By Oke Peter
Nigeria’s refineries posted a cumulative loss of N114.3 billion in the first 11 months of 2018, the latest industry data have revealed.
Figures obtained from the Nigerian National Petroleum Corporation (NNPC) on Friday in Abuja showed that the Kaduna Refining and Petrochemical Company, Port Harcourt Refining Company and Warri Refining and Petrochemical Company made losses in the months under review.
The KRPC made a deficit of N31.62 billion, PHRC recorded N44.2 billion loss, while WRPC lost N38.5 billion. The losses were from January to November 2018.
Further analysis of figures received from the national oil firm showed that the expenses incurred by the refineries were higher than the revenue they generated during the specified period.
Among the three refineries, it was observed that Kaduna refinery earned the lowest revenue of N3.1 billion, while its expenses in the same period were put at N34.73 billion.
Port Harcourt refinery garnered revenue of N140.82 billion, while its expenses for the 11-month period was N185.03 billion.
For Warri refinery, it spent N178.32 billion, higher than its total revenue of N140.23 billion.
Figures from the NNPC also showed the budgeted revenue, expense and surplus that were expected from the refineries during the period.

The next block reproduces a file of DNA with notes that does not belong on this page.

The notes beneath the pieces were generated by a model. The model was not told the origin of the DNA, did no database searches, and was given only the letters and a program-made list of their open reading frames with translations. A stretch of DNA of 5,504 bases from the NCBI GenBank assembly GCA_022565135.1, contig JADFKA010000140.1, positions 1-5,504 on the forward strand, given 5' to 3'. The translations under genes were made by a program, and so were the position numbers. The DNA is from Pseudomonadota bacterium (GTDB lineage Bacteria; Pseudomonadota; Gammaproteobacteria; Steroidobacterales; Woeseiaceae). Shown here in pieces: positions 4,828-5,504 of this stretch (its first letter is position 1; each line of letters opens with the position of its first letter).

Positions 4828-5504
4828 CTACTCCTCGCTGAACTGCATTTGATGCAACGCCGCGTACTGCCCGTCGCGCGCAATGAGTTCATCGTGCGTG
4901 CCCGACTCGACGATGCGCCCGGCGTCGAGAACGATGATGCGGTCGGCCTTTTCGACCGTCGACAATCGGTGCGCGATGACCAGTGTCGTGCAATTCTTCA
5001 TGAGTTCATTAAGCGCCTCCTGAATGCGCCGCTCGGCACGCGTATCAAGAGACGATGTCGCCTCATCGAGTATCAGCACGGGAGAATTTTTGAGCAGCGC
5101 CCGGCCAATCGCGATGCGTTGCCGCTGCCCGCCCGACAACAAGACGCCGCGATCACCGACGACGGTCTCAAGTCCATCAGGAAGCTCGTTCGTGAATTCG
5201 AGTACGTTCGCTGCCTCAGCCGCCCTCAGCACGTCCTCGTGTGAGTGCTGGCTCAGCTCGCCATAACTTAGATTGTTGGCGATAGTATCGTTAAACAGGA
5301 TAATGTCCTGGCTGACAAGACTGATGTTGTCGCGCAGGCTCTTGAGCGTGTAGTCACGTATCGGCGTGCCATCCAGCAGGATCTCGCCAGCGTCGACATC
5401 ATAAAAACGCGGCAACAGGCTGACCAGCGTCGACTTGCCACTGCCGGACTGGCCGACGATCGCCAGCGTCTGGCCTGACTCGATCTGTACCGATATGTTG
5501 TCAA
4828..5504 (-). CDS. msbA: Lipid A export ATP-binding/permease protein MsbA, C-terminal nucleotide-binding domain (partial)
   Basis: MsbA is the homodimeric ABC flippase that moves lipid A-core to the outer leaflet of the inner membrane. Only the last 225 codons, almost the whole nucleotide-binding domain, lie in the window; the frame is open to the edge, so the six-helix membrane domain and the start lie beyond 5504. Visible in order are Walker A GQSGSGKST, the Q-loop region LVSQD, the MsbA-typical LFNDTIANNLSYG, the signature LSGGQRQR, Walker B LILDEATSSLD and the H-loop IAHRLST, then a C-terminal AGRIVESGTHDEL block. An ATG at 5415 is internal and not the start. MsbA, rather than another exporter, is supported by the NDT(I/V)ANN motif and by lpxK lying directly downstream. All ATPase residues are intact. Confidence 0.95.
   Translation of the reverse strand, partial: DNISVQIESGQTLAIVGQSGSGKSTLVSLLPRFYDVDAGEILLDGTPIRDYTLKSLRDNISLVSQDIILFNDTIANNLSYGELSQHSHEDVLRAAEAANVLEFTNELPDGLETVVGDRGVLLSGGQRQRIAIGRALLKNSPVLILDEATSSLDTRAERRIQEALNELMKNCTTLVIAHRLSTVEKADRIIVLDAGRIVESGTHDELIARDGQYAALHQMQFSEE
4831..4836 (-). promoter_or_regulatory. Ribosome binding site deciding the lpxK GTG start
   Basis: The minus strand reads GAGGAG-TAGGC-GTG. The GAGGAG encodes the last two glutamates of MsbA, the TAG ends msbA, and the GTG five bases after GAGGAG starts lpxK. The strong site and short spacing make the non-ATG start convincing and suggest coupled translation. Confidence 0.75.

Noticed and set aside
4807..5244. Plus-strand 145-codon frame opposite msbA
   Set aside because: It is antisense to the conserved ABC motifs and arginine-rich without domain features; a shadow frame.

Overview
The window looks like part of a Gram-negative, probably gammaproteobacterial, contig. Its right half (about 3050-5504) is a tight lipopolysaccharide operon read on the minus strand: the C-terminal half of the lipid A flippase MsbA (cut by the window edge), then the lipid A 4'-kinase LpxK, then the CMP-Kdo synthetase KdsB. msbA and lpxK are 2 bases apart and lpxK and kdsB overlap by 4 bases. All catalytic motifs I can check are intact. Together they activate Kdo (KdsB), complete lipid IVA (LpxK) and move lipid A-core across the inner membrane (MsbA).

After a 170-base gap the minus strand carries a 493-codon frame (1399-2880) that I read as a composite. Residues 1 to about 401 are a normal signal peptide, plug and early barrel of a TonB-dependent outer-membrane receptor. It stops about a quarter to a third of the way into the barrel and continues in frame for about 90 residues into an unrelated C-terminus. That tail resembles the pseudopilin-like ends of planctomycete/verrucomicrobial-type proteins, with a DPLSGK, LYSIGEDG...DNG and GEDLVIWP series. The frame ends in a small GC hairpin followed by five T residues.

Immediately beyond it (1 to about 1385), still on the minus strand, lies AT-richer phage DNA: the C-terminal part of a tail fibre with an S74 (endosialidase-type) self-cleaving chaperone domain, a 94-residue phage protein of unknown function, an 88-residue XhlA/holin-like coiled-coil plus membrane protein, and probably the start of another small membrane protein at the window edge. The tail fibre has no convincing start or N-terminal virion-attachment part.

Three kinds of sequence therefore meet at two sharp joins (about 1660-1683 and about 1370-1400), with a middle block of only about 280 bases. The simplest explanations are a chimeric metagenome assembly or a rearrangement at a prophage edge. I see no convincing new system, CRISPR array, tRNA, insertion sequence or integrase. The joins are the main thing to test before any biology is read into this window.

The corporation’s budget for Kaduna refinery, in terms of revenue, was N294.8 billion, while an expense of N265.2 billion was also budgeted, leaving a surplus of N29.55 billion.
This, however, did not happen as budgeted.
For Port Harcourt refinery, the NNPC expected revenue of N441.43 billion, an expense of N377.2 billion and a surplus of N64.25 billion. This also did not manifest in the actual figures from the refinery during the 11 months.
Similarly, for the Warri refinery, the expected revenue was N348.1 billion, with an expense of N305.82 billion and a surplus of N42.3 billion. But just like the first two refineries, the Warri refinery could not also meet the projections.
Nigeria’s refineries have been performing below standard over time, a development that made the government search for international financiers to revamp the facilities, although this move had yet to succeed.
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